Gene Kim and Red Hat IT Part 3: A DevOps Implementation Strategy
Part three of a four-part series on DevOps with Gene Kim and Red Hat IT.
- Part 1: Getting DevOps Off the Ground
- Part 2: The Importance of Partnership in DevOps
- Part 3: A DevOps Implementation Strategy
- Part 4: DevOps Successes and Failures
- Bill Montgomery: Manager, Red Hat IT
- Steve Milner: Engineer, Red Hat IT
- Jen Krieger: Product Owner, Red Hat IT
- Tim Bielawa: Engineer, Red Hat IT
- Chris Murphy: Engineer, Red Hat IT
Introduction: Gene Kim, award-winning CTO and co-author of “The Phoenix Project,” recently sat down with Red Hat IT’s Inception team to discuss their DevOps mission. Here are the highlights from the conversation.
On the Inception team’s DevOps and CI/CD implementation strategy:
Gene: Why did you decide to first focus on release automation?
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Jen: We spent a few months doing research, trying to identify the best improvement that would benefit the most number of developer teams. At first, we spent a lot of time talking with people across IT about their woes in group and individual interviews. We tried to document and find correlations across teams, had hallway conversations, and attended other team’s stand‑ups.
Another thing our team did was read Jez Humble and David Farley’s Continuous Delivery book. It reads like a Bible for everything we want to do, and in the very last chapter is their CD maturity model. We used that maturity model as a survey and asked IT, “Where do you think your team is in the maturity scale?” While not very scientific, the survey gave us the data we needed to confirm what we were hearing verbally. We are struggling in two theme areas; Environments and Deployment and Test Automation.
After establishing that pattern at the department level, we asked our partner team, “what do you want us to focus on?” They said, “Please help us deploy our code automatically,” and that is essentially how we got to that decision.
Gene: So, why service buses? Why are they the bottleneck?
Bill: Say a Red Hat customer buys a RHEL subscription. The PO comes through the order system, the entitlement system activates it, there’s another system so you can download the binaries, and yet another to handle support calls against your newly activated subscription. Those are all discrete systems, but all the communications flow through the ESB and SOA services tier. If you want to make a change to any of those systems, there’s often going to be a change to the ESB or SOA services tier.
Steve, Engineer: And, if we can help automate something so core to our processes like our SOA tier and ESB, we should be able to help every other group within IT. If we were to start with a one‑off team, small application, that might be a nice proof of concept, but that doesn’t really prove this is possible in the other teams.
Bill: Also, the SOA & ESB team is one of our more advanced dev teams as far as their cadence, agile practices, and testing methodologies. Plus, very simply, they reached out to us during the formation period of the team and said, “Hey, we’re starting to get a sense for what your mission is, and we want to partner with you.” That was a big part of it.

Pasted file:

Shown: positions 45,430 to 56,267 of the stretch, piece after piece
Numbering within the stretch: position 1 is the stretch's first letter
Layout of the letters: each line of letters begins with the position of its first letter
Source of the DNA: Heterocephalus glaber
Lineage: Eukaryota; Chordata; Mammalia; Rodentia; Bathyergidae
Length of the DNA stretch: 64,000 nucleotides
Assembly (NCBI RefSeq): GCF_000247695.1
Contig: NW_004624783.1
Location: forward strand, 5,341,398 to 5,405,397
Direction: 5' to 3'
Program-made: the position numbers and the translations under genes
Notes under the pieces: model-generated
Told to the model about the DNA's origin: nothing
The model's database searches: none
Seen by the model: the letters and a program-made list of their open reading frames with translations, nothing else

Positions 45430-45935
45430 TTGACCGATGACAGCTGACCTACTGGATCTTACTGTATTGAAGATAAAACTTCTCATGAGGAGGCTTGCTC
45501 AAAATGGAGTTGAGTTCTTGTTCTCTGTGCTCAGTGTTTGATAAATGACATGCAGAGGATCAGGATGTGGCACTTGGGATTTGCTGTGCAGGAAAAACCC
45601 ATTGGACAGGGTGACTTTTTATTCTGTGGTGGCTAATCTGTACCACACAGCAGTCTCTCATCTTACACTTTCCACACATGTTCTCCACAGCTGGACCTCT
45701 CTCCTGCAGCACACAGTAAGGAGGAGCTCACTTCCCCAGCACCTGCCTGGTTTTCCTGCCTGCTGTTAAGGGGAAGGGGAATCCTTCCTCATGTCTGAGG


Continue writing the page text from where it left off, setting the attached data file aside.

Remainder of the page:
Gene: This is awesome. When do you think you’ll make a material improvement on the change lead time for the SOA & ESB team?
Jen: Starting in July, when we roll out the first version of Release Engine. The plan is to target release automation to QA, and I suspect it will be easy to automate to Stage at that point. After that, we will focus on automating deployment to Dev, which we expect will expose additional technical debt that will need to be resolved. Then we’ll talk about how we’re going to automate deployment to production.
The reason I’m suggesting that order is because our Dev environments are not always consistent with our other environments. I would personally feel more comfortable if we had a stable code deployment pipeline on the backend of the process before releasing to production. The challenge will be that we need to have conversations with developers on how they’re going to work together to make they aren’t bumping into each other. I suspect there is work hidden in that process as well.
There is also a change management conversation that has to occur, and that has to be agreed upon by the management community here before we can automate code deployment to production; another very challenging thing to orchestrate. I suspect some teams will want to vary their process from others.
Bill: This intersects our existing ITIL change management processes. I’m more optimistic than Jen on how challenging it’ll be to get agreement there.
Jen: I’m the organizational change management realist.
Bill: –and I’m the optimist and cheerleader.
Gene: This is actually fascinating. Can you approximate the expected change lead time improvement from before and after, your July milestone?
Jen: Right now, from the point that code arrives to QA to the point that it goes to production. It’s about an average of 7.62‑something days.
Bill: –approximately. [laughs]
Jen: About a week. I would like to see that reduced, as in “a day.” Like I was saying earlier, I am guessing that when we have the Release Engine in place, we’re going to discover that the majority of that change lead time delay is due to manual testing.
Next week, Gene asks the Inception team about their early wins and failures with DevOps at Red Hat.
Gene Kim is hosting the DevOps Enterprise Summit on October 21-23, where more stories will be told about DevOps transformations in large, complex organizations. Learn more about the summit and submit your own talk here!